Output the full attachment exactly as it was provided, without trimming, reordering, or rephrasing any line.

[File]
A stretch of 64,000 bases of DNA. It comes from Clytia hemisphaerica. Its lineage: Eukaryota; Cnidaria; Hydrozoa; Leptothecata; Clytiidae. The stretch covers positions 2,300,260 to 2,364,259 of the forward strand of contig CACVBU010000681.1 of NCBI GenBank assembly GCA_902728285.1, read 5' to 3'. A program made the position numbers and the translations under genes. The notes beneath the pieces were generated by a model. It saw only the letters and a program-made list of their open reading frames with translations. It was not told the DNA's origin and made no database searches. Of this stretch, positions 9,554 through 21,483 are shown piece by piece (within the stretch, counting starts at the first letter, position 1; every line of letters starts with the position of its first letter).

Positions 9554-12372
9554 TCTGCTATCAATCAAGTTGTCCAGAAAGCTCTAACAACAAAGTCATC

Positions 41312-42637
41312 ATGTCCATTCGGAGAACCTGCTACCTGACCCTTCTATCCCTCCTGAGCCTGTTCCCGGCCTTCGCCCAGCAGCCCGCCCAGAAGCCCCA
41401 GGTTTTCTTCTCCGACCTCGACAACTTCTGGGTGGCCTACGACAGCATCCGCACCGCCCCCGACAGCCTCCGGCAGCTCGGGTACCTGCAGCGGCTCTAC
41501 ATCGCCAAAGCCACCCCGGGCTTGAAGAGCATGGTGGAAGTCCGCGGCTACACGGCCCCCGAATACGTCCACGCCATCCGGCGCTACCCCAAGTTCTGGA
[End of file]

A stretch of 64,000 bases of DNA. It comes from Clytia hemisphaerica. Its lineage: Eukaryota; Cnidaria; Hydrozoa; Leptothecata; Clytiidae. The stretch covers positions 2,300,260 to 2,364,259 of the forward strand of contig CACVBU010000681.1 of NCBI GenBank assembly GCA_902728285.1, read 5' to 3'. A program made the position numbers and the translations under genes. The notes beneath the pieces were generated by a model. It saw only the letters and a program-made list of their open reading frames with translations. It was not told the DNA's origin and made no database searches. Of this stretch, positions 9,554 through 21,483 are shown piece by piece (within the stretch, counting starts at the first letter, position 1; every line of letters starts with the position of its first letter).

Positions 9554-12372
9554 TCTGCTATCAATCAAGTTGTCCAGAAAGCTCTAACAACAAAGTCATC

Positions 41312-42637
41312 ATGTCCATTCGGAGAACCTGCTACCTGACCCTTCTATCCCTCCTGAGCCTGTTCCCGGCCTTCGCCCAGCAGCCCGCCCAGAAGCCCCA
41401 GGTTTTCTTCTCCGACCTCGACAACTTCTGGGTGGCCTACGACAGCATCCGCACCGCCCCCGACAGCCTCCGGCAGCTCGGGTACCTGCAGCGGCTCTAC
41501 ATCGCCAAAGCCACCCCGGGCTTGAAGAGCATGGTGGAAGTCCGCGGCTACACGGCCCCCGAATACGTCCACGCCATCCGGCGCTACCCCAAGTTCTGGA